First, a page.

The series always had a geopolitical thing going for it--the
radical professionals from Seattle (they drive their yachts right
up to the stadium!) against the conservative farmers from Spokane
(they drive their tractors right up to the stadium!). So that
aspect is good, even if it's not necessarily true. A rivalry
needs that kind of broad stereotyping to survive, especially when
you can't get players or coaches to make so much as a peep during
game week to promote genuine hostility.
These days it's all about caution, about not saying something
that will end up on the other guy's bulletin board. When
Washington traveled to Washington State last Saturday for the
annual Apple Cup game, you would have thought it was a
nonconference season opener. There was more frost in the air
(and snow on the ground) than there was excitement. This partly
had to do with the rivals' status. The Huskies were 9-1, ranked
sixth in the country and hoping for a Rose Bowl berth--or
better--while the Cougars were 4-6 and hoping for...the Apple
Cup. The lack of bite in the Apple also was a consequence of
programs so afraid to offend that they turned a traditionally
wild rivalry into a peace demonstration.
The best they could do for Apple Cup week? Well, Ryan Leaf, who
had quarterbacked Washington State to its last victory in the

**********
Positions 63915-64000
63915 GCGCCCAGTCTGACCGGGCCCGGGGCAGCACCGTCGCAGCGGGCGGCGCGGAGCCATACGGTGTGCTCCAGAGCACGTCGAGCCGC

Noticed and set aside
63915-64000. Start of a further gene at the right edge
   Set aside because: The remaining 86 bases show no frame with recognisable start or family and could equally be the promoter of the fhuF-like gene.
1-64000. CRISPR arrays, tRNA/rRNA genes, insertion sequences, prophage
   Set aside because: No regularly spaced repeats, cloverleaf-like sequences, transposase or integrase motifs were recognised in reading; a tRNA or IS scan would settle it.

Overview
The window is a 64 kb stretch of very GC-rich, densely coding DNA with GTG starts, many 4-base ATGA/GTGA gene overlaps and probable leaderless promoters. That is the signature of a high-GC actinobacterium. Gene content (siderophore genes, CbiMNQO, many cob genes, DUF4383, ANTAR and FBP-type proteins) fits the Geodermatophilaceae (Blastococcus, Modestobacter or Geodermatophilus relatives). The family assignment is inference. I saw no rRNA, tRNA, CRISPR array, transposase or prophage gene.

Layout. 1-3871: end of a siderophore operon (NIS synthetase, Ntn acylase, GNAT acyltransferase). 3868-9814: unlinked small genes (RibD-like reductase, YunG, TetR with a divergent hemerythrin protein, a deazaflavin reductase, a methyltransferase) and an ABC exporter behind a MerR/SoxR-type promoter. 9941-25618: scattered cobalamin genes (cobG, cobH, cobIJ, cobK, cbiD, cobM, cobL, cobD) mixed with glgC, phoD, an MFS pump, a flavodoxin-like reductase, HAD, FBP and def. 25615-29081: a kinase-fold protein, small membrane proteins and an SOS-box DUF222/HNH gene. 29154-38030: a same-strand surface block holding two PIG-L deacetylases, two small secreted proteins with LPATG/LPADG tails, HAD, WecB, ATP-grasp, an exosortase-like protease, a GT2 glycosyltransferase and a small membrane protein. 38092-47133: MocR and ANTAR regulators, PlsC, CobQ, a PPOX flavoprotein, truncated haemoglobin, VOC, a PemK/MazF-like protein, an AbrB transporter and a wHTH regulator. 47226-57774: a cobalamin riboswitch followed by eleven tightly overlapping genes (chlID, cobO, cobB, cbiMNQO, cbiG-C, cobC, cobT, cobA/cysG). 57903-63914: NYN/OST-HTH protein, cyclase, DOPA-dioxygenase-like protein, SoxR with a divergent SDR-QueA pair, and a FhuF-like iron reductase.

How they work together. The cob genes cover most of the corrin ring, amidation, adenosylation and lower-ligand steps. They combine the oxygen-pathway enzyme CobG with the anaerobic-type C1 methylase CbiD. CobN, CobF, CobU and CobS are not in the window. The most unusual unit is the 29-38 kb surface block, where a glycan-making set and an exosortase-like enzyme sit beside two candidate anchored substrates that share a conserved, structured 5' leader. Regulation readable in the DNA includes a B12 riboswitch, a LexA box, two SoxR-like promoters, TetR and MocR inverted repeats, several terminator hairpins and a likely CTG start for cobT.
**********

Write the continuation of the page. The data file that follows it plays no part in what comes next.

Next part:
series, in 1997, wrote a fax urging on the Cougars against the
hated Huskies, in supposedly colorful language. Unfortunately for
him and Washington State (and confirming his reputation for
thoughtfulness), Leaf left the original lying in a San Diego
Chargers' office, where it was found by a Washington alumnus, who
did no more than send it on to Seattle.
Meanwhile the Cougars had photos of Huskies coach Rick
Neuheisel's mug taped on every locker. What had Neuheisel said?
He said, before immediately soft-pedaling, "We're still in the
national title hunt." That's trash talk? Perhaps Americans are
too polite to hold these rivalry games anymore.
Or perhaps, as a football team, Washington was too good for one
this year. The Huskies had bigger fruit to pick than Washington
State apples, and they made short work of the Cougars, scoring
early and often in a 51-3 rout. "It's a big rivalry game, don't
get me wrong," said Washington receiver Todd Elstrom, whose
sister attends the enemy school and whose parents graduated from
it. (Were there any other stories like that during rivalry week?
About a hundred.) "But this game had huger implications than the
Apple Cup. Washington State turned out to be one of those teams
that was just in our way."
The Cougars' season was ending, one way or another. It had been a
frustrating what-if year for Washington State, in which it lost
all three of its overtime games and a promising sophomore
quarterback, Jason Gesser, who broke his left leg on Nov. 4
against Oregon. All the Cougars had going was the rivalry. But
they downplayed even that. Indeed, no Washington State player has
promised an Apple Cup victory since '97, when wide receiver Chris
Jackson mouthed off a week before the big game and then was
ordered by coach Mike Price to get up at the crack of dawn one
day and run until he dropped--and issue apologies to Huskies on
top of that!